Dr N Ramakrishnan AB (Int Med), AB (Crit Care), AB (Sleep Med), MMM, FACP, FCCP, FCCM, Managing Director, Chennai Critical Care Consultants, speaks to Sharmila Das, ENN, on how Tele-ICU can help Indian healthcare
Is the change in disease burden profile in India changing the demand of critical care?
Indias healthcare sector is very unique. As we all know the average lifespan of a person is increasing and the need for critical care is high in the last twenty percent of our life. Most elderly people require hospitalization in Intensive Care Unit (ICU) in the last two years of their life and that is one part of the burden. The other very unfortunate aspect is that we see a lot of young people admitted to ICU because of trauma and adverse effects of lifestyle diseases like diabetes and hypertension. In the years to come, the number of young and elderly patient we treat in the ICU will only multiply. We do not have enough manpower to manage the situation and have to look at innovative solutions.
Do you think technology can come handy in addressing the crisis?
Absolutely. The Medical Council of India (MCI) has recognised critical care as super specialty. The first set of institutions offering DM (Critical Care) will create only 8-9 critical care specialists (Intensivists) after three years. Even if more institutions start offering such training, the numbers would not be adequate for several years. We have to use the existing manpower very resourcefully so that expertise is available to more people. And here, technology has a role to play. With technology, Geography is now History as we can reach any part of the world through remote monitoring.
What are the current challenges facing critical care in India?
The very definition of critical care units is itself questionable in several parts of India. There are no standards or guidelines for ICU designs or level of care that they could provide. To a common man, this leads to confusion that any critical care unit could handle even complex medical problems, which is not the reality. The second challenge is the non-availability of skilled manpower. It is not about the availability of qualified critical care doctors alone, the system has to be supported by trained critical care nurses, physiotherapists, clinical dietitians and nutritionists.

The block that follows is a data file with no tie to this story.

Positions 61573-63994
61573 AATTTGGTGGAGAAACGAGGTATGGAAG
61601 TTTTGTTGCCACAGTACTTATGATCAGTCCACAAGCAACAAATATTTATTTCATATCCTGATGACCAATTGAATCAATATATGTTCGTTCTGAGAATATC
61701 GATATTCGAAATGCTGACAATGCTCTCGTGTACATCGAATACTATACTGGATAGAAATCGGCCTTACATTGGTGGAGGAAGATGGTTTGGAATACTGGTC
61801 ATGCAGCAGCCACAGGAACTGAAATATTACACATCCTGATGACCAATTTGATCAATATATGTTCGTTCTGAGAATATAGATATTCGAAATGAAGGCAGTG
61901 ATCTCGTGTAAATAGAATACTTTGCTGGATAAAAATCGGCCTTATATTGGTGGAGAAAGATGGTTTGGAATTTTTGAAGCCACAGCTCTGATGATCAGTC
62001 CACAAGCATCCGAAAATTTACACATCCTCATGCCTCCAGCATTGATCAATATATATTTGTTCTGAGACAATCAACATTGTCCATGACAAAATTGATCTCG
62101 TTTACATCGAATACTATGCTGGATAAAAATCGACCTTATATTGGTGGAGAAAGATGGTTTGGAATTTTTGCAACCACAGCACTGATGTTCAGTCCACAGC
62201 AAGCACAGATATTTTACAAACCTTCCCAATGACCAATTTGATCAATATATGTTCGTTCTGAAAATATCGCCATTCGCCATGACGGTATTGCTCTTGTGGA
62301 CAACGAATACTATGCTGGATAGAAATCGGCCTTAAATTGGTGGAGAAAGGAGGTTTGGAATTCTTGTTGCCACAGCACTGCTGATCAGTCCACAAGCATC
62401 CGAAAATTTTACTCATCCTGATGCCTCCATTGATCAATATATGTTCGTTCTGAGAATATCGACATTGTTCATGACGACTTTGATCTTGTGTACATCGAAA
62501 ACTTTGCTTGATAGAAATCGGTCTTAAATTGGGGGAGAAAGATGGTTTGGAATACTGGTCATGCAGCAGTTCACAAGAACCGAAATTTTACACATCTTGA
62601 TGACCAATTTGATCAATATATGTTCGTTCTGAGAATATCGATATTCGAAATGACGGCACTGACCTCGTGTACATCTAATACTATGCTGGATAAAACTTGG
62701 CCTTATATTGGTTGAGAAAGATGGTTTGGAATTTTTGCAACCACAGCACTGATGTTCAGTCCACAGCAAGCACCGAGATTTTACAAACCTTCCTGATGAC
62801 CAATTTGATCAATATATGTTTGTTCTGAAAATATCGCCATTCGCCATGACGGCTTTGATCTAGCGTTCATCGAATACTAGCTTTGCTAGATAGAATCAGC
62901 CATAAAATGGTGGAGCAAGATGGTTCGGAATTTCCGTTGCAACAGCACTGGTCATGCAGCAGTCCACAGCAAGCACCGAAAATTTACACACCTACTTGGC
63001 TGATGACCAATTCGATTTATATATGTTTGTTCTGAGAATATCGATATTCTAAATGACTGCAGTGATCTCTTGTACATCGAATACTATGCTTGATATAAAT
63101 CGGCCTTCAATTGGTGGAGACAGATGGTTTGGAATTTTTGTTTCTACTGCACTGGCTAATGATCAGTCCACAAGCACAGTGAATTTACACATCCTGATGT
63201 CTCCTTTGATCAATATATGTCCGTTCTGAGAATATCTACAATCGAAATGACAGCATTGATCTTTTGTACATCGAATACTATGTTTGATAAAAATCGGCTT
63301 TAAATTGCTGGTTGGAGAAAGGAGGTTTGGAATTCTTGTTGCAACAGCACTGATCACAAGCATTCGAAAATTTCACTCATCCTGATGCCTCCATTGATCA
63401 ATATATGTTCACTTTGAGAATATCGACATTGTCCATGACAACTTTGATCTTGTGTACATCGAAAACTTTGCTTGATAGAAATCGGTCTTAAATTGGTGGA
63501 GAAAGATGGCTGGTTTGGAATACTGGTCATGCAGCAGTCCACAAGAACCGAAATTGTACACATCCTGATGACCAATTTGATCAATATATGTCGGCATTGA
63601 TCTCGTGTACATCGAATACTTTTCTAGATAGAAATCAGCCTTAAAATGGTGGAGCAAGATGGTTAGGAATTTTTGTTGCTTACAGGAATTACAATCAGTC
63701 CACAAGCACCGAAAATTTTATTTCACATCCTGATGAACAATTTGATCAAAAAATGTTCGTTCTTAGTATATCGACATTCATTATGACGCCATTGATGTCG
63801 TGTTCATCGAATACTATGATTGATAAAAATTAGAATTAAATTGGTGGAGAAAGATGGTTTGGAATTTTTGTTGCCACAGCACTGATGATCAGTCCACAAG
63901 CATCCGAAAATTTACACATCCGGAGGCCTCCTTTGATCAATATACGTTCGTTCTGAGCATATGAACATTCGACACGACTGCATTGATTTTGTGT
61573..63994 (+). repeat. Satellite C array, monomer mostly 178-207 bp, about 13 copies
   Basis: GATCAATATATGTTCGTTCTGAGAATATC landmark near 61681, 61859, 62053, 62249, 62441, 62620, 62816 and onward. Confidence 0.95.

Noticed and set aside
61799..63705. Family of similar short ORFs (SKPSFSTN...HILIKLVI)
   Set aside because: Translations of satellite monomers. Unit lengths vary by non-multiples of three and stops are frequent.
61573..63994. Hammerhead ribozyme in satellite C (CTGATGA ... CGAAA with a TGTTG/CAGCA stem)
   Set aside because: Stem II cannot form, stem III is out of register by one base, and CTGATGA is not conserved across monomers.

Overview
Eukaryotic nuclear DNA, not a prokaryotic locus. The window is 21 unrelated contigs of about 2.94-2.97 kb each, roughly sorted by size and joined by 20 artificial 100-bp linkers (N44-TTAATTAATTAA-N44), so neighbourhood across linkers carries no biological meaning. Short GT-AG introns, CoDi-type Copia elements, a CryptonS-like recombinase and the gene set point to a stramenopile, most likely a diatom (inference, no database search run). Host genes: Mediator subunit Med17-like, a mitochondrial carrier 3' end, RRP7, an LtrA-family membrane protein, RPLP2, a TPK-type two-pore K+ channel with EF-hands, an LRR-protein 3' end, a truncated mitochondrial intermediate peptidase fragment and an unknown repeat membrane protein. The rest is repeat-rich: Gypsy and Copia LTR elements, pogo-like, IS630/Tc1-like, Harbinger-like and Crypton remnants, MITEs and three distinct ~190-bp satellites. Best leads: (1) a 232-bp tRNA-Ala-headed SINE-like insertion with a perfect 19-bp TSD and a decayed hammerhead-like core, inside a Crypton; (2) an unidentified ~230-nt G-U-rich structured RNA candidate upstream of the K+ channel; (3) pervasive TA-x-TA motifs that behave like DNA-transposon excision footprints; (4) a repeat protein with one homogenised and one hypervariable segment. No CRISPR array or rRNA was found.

What are your suggestions to deal with the situation?
First of all, awareness needs to be increased both among the general public and healthcare professionals. In todays world everyone would want their child seen by a pediatrician and any chest pain managed by a Cardiologist. So, why settle for anyone other than an Intensivist to manage a critically ill patient? We also need to understand that providing critical care is truly a multidisciplinary concept and the Intensivist needs to be supported by appropriate trained staff.
What is Indias position in delivering quality critical care?
We should be very proud of the fact that nothing is impossible in India. I am currently the Vice President & Educational Coordinator of Indian Society of Critical Care Medicine and it is great to have 5, 500 strong members active in Indian critical care. Our professional society is focussed on education & training in critical care and we are pleased with the enthusiasm of existing members in updating their knowledge and also the enrolment of several new members every year who are keen on furthering their training in this field.
While the society has developed guidelines and position statements we need support from quality accreditation organisations like the National Accreditation Board for Hospitals & Healthcare Providers (NABH) to help implement these. Collaborative effort of the society & NABH will redefine critical care and ensure high quality & patient safety.